May 3, 2002

A Light Left On

by May Sarton

FRIDAY, 3 MAY 2002
(RealAudio) | How to listen

: "A Light Left On," by May Sarton from May Sarton Collected Poems 1930-1993 (W.W. Norton).

A Light Left On

In the evening we came back
Into our yellow room,
For a moment taken aback
To find the light left on,
Falling on silent flowers,
Table, book, empty chair
While we had gone elsewhere,
Had been away for hours.

When we came home together
We found the inside weather.
All of our love unended
The quiet light demanded,
And we gave, in a look
At yellow walls and open book.
The deepest world we share
And do not talk about
But have to have, was there,
And by that light found out.

It's the birthday of Elizabeth Cohen, born in the Bronx, New York (1919). She took the name Betty Comden, and, along with her partner Adolph Green, wrote many, many Broadway hits. They worked with Leonard Bernstein to create On the Town (1944) and Wonderful Town (1953); with Jule Styne on Peter Pan (1954), Bells Are Ringing (1956), Subways Are For Sleeping (1961); and they wrote the screenplay for Singin' in the Rain (1952).

It's the birthday of folk singer Pete Seeger, born in New York City (1919). He learned to play the banjo and ukulele as a boy and dropped out of Harvard University to travel around the country, hitchhiking and hopping freight trains, building his huge repertoire of folk songs.

It's the birthday of playwright William Inge, born in Independence, Kansas (1913). He was a drama critic for the Star Times in St. Louis, but after seeing Tennessee Williams' play The Glass Menagerie, he decided to become a playwright. His second play, Come Back, Little Sheba, was a hit in 1950. He also wrote Picnic (1953), Bus Stop (1955), and The Dark at the Top of the Stairs (1957).

It's the birthday of poet and novelist May Sarton, born in Wondelgem, Belgium (1912). She was very prolific, producing nearly 50 volumes of fiction, poetry, and memoir. Her parents fled the German invasion during World War I and settled in Cambridge, Massachusetts. At 17, she moved to New York City. At 19, she went over to Europe, and while there, had an affair with the biologist Julian Huxley - and then had another affair with Huxley's wife, Juliette. Sarton's novel Mrs. Stevens Hears the Mermaids Singing (1965) was referred to as her "coming-out novel," but she disliked being pigeonholed as a lesbian writer. She thought of herself as a poet, once saying, "When you're a poet, you're a poet first."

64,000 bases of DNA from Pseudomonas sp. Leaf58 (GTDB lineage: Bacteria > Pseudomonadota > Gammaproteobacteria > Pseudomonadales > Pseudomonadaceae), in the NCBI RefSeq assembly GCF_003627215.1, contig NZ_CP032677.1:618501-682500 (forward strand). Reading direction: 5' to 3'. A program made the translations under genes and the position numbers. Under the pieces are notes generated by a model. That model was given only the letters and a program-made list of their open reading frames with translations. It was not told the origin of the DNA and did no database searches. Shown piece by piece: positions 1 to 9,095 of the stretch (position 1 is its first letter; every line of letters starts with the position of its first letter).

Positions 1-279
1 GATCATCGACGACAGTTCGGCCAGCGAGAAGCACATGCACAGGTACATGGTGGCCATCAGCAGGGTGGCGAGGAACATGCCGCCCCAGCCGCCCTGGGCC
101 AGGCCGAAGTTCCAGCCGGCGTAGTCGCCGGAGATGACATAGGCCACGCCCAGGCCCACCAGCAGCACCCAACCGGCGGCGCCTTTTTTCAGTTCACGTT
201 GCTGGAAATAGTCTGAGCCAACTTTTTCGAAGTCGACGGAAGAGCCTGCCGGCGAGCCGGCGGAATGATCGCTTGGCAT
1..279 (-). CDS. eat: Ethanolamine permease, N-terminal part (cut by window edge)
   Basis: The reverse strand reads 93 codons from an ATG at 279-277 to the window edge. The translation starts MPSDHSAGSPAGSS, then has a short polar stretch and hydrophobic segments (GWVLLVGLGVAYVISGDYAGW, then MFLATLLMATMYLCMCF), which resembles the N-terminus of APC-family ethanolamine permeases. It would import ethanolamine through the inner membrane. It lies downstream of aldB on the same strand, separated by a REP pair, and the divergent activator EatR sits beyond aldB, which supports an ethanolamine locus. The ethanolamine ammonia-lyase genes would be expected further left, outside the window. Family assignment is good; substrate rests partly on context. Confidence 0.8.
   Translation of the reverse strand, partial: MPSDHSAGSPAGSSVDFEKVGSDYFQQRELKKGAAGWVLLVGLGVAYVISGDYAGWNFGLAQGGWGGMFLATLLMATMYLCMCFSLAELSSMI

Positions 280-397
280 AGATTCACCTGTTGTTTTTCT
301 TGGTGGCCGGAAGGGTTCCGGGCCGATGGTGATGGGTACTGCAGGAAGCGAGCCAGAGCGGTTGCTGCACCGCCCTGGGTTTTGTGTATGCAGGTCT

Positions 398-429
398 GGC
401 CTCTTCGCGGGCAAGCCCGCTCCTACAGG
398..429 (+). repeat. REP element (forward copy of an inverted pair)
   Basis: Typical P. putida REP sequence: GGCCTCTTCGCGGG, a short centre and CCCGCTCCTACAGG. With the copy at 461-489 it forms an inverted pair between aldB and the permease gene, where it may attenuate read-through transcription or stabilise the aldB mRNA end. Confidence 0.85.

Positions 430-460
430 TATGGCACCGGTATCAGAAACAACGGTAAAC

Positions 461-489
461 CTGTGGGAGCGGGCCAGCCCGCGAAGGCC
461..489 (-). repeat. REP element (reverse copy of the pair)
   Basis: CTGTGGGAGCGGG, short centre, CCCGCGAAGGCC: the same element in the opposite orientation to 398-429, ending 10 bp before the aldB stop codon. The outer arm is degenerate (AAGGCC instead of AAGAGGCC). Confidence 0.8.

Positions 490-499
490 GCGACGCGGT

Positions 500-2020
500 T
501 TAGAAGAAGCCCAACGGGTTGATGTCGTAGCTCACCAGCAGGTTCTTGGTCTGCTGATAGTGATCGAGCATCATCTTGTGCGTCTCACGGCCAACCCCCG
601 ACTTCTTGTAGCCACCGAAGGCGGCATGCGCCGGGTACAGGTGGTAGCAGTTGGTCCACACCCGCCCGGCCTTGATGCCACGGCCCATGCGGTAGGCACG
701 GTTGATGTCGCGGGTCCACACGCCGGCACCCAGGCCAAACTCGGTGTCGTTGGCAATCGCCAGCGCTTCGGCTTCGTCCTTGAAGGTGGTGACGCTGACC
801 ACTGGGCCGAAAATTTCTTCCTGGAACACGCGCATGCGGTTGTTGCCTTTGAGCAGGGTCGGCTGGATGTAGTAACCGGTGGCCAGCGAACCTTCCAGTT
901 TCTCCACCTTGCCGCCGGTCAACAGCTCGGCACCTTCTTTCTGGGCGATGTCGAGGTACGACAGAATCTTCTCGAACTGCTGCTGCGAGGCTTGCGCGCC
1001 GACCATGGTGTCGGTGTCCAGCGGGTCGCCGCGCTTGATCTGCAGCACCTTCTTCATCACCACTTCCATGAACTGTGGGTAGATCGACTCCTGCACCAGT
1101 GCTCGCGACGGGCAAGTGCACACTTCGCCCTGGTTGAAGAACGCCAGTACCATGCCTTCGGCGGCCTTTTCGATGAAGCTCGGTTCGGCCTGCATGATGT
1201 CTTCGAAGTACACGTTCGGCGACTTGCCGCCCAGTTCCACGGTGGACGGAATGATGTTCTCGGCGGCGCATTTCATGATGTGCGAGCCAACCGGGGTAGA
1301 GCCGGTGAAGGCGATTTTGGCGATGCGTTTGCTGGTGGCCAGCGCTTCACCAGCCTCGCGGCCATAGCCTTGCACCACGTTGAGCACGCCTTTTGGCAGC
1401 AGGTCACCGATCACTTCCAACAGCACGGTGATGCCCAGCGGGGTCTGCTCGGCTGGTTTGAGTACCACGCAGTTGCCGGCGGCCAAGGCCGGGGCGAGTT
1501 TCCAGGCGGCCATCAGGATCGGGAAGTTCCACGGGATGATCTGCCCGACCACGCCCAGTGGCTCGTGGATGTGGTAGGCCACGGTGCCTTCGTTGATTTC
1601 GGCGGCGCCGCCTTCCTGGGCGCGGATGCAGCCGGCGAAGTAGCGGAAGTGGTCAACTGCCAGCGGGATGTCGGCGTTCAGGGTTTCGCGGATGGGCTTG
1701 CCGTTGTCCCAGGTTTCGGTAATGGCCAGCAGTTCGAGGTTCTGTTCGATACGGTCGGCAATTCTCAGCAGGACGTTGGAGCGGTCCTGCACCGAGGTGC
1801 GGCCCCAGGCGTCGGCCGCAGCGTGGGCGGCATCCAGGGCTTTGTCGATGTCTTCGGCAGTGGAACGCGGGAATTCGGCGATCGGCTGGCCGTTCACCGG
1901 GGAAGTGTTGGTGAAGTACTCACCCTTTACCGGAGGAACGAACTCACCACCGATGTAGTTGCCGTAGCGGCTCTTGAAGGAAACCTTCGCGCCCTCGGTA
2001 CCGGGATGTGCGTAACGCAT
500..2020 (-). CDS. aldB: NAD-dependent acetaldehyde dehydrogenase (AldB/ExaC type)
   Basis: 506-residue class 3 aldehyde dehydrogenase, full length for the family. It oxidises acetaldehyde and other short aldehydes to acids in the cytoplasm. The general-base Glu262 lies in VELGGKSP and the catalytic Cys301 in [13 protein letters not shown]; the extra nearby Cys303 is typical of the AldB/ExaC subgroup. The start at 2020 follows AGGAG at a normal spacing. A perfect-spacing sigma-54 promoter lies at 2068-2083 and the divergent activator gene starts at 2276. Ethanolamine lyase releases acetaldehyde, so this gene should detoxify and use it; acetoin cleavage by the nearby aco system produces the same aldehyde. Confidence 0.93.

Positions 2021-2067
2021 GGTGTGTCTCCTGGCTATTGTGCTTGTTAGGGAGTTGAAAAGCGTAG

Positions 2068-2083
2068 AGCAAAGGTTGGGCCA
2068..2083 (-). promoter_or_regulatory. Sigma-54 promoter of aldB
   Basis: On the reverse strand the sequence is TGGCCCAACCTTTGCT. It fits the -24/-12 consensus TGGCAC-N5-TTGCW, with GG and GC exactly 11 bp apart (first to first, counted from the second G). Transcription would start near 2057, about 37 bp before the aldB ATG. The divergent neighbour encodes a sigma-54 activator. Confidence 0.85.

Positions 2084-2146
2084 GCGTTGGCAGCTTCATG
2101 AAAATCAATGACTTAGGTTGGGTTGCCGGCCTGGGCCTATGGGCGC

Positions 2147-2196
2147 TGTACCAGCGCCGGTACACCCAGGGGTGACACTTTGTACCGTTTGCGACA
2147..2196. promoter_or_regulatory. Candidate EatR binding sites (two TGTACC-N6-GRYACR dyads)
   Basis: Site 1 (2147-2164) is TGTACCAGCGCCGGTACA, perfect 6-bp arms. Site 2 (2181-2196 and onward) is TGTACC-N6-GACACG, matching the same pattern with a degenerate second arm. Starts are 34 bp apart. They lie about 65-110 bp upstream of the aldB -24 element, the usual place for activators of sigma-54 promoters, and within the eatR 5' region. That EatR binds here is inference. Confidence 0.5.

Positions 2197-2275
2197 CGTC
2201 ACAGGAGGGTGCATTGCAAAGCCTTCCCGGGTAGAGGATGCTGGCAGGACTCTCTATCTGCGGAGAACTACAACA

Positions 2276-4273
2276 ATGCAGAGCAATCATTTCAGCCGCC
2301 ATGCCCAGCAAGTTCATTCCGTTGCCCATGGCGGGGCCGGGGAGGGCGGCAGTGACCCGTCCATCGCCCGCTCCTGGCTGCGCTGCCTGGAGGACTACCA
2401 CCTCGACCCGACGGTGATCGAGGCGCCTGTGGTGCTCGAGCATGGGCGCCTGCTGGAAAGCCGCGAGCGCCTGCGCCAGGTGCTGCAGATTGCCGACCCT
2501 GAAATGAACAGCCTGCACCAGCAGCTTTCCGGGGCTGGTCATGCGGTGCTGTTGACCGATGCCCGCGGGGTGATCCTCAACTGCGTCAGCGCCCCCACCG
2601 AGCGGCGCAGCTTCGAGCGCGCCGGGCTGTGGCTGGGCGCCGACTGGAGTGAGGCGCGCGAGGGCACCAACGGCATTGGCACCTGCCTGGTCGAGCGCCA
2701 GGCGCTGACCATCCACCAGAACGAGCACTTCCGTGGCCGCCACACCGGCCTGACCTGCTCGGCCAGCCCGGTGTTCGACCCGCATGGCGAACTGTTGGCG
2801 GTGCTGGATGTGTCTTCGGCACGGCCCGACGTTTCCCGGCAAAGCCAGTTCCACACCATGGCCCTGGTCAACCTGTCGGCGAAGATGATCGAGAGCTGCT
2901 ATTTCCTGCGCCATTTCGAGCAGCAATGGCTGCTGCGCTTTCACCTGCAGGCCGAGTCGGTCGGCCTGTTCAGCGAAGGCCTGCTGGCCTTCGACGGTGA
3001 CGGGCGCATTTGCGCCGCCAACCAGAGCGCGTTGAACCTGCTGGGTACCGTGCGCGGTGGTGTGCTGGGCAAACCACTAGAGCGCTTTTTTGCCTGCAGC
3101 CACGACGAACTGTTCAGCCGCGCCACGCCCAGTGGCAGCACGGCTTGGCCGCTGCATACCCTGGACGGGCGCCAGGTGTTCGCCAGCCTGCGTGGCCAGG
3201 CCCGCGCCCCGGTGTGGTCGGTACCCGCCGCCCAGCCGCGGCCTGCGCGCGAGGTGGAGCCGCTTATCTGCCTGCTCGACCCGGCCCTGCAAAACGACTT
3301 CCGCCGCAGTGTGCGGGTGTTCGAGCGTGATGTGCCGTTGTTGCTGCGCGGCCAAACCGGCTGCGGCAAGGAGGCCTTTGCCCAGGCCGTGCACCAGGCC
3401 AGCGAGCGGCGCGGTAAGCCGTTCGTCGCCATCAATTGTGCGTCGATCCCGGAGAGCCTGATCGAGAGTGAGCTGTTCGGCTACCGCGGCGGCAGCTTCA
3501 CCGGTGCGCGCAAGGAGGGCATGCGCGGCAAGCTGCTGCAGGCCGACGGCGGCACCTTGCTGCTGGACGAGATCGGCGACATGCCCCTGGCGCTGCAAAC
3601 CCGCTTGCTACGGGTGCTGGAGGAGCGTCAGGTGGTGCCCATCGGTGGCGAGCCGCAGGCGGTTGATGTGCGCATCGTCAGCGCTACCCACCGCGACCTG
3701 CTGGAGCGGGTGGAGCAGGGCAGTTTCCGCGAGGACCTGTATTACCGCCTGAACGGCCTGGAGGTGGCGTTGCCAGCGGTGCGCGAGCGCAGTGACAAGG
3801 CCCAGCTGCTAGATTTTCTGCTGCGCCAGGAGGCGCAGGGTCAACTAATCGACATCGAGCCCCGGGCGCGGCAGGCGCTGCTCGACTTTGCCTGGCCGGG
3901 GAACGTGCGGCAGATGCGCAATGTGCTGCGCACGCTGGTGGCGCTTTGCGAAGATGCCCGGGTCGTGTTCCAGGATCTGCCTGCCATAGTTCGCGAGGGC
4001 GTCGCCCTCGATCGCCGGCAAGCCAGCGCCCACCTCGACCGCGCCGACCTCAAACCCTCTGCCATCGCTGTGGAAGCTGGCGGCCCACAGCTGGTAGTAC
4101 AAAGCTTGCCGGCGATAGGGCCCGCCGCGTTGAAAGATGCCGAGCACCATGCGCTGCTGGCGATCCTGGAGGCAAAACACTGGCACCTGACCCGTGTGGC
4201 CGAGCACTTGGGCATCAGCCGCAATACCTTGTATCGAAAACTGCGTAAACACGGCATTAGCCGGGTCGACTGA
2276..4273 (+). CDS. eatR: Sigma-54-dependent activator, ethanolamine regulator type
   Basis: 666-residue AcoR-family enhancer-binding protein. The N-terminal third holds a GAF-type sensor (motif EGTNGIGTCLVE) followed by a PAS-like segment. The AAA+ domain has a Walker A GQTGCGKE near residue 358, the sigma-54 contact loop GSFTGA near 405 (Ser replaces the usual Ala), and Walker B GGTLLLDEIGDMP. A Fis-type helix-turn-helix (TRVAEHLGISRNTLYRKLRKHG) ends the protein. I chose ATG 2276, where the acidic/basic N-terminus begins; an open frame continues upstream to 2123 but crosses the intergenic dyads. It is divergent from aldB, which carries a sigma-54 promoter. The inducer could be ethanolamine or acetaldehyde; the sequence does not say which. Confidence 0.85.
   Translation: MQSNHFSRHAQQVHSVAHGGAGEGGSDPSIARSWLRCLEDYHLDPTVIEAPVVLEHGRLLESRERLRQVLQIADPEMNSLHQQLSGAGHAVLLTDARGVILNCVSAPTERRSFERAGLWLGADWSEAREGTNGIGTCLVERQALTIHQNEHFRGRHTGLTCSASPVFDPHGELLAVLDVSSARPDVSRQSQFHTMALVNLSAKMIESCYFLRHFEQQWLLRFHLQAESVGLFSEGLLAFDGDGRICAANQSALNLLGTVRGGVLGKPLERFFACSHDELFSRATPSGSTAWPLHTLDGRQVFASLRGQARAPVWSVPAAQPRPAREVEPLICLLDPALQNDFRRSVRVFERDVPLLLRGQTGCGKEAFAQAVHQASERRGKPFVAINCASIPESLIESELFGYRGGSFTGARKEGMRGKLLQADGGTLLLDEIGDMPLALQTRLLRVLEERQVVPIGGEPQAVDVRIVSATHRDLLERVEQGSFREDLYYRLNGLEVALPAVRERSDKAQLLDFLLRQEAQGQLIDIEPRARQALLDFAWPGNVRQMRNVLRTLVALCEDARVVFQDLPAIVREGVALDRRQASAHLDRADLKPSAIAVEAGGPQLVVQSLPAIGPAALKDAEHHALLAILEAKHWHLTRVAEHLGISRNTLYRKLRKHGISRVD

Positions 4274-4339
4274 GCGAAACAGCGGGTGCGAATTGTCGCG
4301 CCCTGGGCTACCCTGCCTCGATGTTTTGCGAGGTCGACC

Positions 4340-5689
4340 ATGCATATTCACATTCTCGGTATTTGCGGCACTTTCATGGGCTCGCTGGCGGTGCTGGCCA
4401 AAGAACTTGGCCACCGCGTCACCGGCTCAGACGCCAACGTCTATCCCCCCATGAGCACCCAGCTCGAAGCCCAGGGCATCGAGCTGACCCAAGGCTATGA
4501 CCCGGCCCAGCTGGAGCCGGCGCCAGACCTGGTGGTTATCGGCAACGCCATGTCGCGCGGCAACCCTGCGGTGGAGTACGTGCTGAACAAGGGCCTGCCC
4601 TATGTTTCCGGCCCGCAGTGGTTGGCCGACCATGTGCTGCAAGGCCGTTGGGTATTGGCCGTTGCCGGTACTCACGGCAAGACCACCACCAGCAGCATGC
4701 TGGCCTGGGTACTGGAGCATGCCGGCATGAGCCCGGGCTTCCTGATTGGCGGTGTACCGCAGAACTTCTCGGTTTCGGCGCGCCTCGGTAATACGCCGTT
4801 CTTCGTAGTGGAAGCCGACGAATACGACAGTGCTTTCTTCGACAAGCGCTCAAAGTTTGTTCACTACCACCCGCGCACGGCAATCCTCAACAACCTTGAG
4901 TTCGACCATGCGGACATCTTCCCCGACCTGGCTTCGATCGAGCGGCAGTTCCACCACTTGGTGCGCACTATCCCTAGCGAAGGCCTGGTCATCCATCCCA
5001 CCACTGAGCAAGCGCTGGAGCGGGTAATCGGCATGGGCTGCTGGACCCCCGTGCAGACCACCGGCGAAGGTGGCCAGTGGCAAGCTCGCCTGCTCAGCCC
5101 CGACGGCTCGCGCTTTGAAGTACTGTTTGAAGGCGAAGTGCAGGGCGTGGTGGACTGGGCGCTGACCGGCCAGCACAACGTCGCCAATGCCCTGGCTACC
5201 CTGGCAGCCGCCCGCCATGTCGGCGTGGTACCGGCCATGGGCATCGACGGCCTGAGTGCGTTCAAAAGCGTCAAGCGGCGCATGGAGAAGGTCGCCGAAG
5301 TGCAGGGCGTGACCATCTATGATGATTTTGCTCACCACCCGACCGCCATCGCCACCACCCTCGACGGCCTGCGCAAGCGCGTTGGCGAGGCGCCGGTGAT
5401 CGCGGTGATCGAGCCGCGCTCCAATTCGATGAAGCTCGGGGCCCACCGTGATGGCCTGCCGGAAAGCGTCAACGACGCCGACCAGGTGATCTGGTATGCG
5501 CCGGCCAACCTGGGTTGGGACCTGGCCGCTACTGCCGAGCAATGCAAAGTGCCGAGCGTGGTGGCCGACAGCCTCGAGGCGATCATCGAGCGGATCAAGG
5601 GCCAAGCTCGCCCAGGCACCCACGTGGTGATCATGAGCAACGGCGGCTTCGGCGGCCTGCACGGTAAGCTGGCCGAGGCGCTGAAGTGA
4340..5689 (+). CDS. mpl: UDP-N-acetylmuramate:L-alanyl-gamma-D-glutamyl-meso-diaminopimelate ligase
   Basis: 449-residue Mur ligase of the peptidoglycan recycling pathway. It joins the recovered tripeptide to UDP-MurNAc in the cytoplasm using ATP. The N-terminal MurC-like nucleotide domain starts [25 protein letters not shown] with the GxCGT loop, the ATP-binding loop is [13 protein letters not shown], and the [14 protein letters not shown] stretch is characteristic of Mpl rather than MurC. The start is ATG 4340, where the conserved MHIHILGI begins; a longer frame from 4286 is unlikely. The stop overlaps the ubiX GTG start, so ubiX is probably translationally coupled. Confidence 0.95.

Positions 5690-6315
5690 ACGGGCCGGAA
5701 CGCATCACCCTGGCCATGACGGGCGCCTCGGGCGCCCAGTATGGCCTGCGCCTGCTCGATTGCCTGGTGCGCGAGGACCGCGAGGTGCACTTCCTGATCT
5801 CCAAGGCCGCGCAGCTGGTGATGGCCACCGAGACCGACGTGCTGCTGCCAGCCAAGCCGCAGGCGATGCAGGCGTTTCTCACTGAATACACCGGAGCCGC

It's the birthday of journalist and reformer Jacob Riis, born in Ribe, Denmark (1849). He came to America looking for work as a carpenter, then started working as a reporter. Within a few years, he bought the struggling South Brooklyn News and transformed it into a profitable reform journal. At the New York Tribune, he exposed the terrible conditions of the slums. He was one of the first photojournalists, taking pictures of slum life, which he published in How the Other Half Lives (1890).

It's the birthday of Nicolo Machiavelli, born in Florence, Italy (1469). After the Medicis came to power, he was exiled from the city. He lived on a small farm and wrote The Prince (1513), in which he advocated the concentration of power in one ruler, and the use of it in any way possible, no matter how treacherous, to establish and strengthen the state.

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